Data Analytics Summit V, Harrisburg University of Science and Technology



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Last week I attended the 5th Data Analytics Summit at Harrisburg University of Science and Technology. I wanted to share some quick take aways from the sessions that I took notes on. Please check out their site for more info on presenters and alternative tracks. I hear they will be posting some recordings soon.


Morning Keynote: “Analytics Enablement through Robotic & Intelligent Automation (R&IA)”

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  1. Current state of Robotics and its role in collecting/making sense of volumes of data (Autonomous Intelligence)

  2. Robotics add a new “persona” to the workforce, 24/7

    1. It’s important to equate time savings to dollars - make sure there is a business case 

  3. Behavioral Economics: combining AI and “nudges” to prompt behaviors for better outcomes.

  4. Example: New Mexico Unemployment office had learned they paid out nearly $10M in ineligible benefits. They changed the experience (via wording) on questionnaires.

    1. For example, "Do you receive any income?”. Many people are afraid to answer this truthfully. When they added "40% answer yes to this question)”, they found that many more reported what they were indeed earning while on unemployment. 


“Governor Wolf’s Commitment to Using Data to Deliver Government that Works”

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  1. 2017 - opening of Office for Data and Technology

  2. Platform - data.pa.gov. 11 data sets in 2016, today 1,000, all useful

  3. Focus on strategic growth, not just acquiring volumes 

    1. Partnering with those who want to share their data

    2. One place that links to many

  4. Useful for entities such as local government, communities, enterprise

  5. More governance needed the more data we collect / share

  6. Lean teaches us to go see and get qualitative data 

Lean teaches us to go see and get qualitative data

Lean teaches us to go see and get qualitative data


“Got Data? – Visualize It!”. - Basic Design Principles

  1. Design, Encode - Human Readable

  2. Edward Tufte principles - focused on two main ones:

    1. Data Ink Ratio - non-erasable core of a graphic (reduce visual complexity)

    2. Chart Junk - Removing anything unnecessary, even if it looks “cool” or fun.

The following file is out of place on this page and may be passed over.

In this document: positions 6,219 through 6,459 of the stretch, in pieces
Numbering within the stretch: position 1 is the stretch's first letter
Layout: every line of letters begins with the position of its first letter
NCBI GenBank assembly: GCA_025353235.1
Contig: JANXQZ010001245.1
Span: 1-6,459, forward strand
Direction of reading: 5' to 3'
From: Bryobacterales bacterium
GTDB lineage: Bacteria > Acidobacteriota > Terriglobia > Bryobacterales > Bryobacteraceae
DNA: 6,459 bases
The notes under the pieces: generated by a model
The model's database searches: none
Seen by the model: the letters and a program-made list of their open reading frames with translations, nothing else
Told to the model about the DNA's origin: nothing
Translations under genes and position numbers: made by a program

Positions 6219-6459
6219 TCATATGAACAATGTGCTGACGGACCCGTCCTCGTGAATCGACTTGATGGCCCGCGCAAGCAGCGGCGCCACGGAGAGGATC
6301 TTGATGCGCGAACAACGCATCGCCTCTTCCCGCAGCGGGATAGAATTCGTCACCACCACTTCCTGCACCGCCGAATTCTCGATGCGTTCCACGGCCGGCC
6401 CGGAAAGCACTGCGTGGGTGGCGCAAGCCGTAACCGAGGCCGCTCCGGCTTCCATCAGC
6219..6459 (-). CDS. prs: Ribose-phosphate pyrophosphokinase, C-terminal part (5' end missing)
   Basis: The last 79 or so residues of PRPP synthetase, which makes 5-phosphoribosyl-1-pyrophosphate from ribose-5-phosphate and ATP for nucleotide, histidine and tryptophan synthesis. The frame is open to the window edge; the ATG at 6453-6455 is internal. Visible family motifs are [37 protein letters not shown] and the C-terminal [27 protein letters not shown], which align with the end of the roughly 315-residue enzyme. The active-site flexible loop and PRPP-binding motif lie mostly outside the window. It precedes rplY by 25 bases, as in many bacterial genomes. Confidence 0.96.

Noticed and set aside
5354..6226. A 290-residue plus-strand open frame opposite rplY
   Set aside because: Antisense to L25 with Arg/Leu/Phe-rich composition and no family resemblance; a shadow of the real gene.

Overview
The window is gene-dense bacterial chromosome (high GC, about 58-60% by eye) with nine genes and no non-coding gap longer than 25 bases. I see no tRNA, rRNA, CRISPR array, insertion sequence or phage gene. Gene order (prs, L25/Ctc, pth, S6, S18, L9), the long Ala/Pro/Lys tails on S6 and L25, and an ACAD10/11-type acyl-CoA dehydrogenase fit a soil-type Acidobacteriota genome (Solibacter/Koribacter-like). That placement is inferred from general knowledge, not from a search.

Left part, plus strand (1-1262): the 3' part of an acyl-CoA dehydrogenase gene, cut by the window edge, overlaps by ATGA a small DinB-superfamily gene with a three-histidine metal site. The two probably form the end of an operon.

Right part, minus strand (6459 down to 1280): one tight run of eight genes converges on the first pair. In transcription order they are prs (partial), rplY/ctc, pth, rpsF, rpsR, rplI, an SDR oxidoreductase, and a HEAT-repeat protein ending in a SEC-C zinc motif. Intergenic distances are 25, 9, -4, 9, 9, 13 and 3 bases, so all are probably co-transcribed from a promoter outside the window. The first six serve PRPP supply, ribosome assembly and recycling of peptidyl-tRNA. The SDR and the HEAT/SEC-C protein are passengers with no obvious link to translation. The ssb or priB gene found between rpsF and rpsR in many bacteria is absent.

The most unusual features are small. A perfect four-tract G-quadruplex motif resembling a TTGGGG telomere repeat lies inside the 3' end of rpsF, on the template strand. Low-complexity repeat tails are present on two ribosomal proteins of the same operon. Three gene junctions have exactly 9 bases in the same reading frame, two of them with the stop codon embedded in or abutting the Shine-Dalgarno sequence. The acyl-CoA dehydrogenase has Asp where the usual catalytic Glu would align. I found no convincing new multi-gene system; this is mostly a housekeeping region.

He (Tufte) puts forward the following 5 principles related to  data ink  :  1. Above all else show data.  2. Maximize the data-ink ratio.  3. Erase non-data-ink.  4. Erase redundant data-ink.  5. Revise and edit

He (Tufte) puts forward the following 5 principles related to data ink :

1. Above all else show data.

2. Maximize the data-ink ratio.

3. Erase non-data-ink.

4. Erase redundant data-ink.

5. Revise and edit


“Graphs as Explanatory Records of Complex Real-World Activity”

  1. Understanding behavior by analyzing structure. Experimental prototyping

  2. Example: tracking bad guys due to connections among attributes that they could connect and visualize to raise suspects

  3. Graphs are not charts

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"Data Analytics in the Cloud – Using Technology to Help Communities Combat Homelessness"

  1. “Redundancy” (my note) - the idea that when a person needs to access records from where their registered address is, but they may have been displaced for a variety of reasons. Today this is a huge problem that contributes to homelessness cycle. In their solution (Data Lake), this person could access a form of identification from anywhere. 

    • This inspired me to think about application to health records

  2. AWS shared a cool way of problem solving.

    1. They write a Press Release and an FAQ for each feature they want to develop.

      1. This is only for internal usage and product development.

      2. Then, they work on how to get there, based on what they want to be saying about it publicly when it’s done.


Tools:


The event inspired me to:

  1. Look for more data sources for my current line of work

  2. Play with data visualization tools

  3. Share some new tools with those on my team / others who are more technical than I

  4. Re-read Edward Tufte, perhaps attend a workshop

  5. Rediscover the problems to be solved in order to better define solutions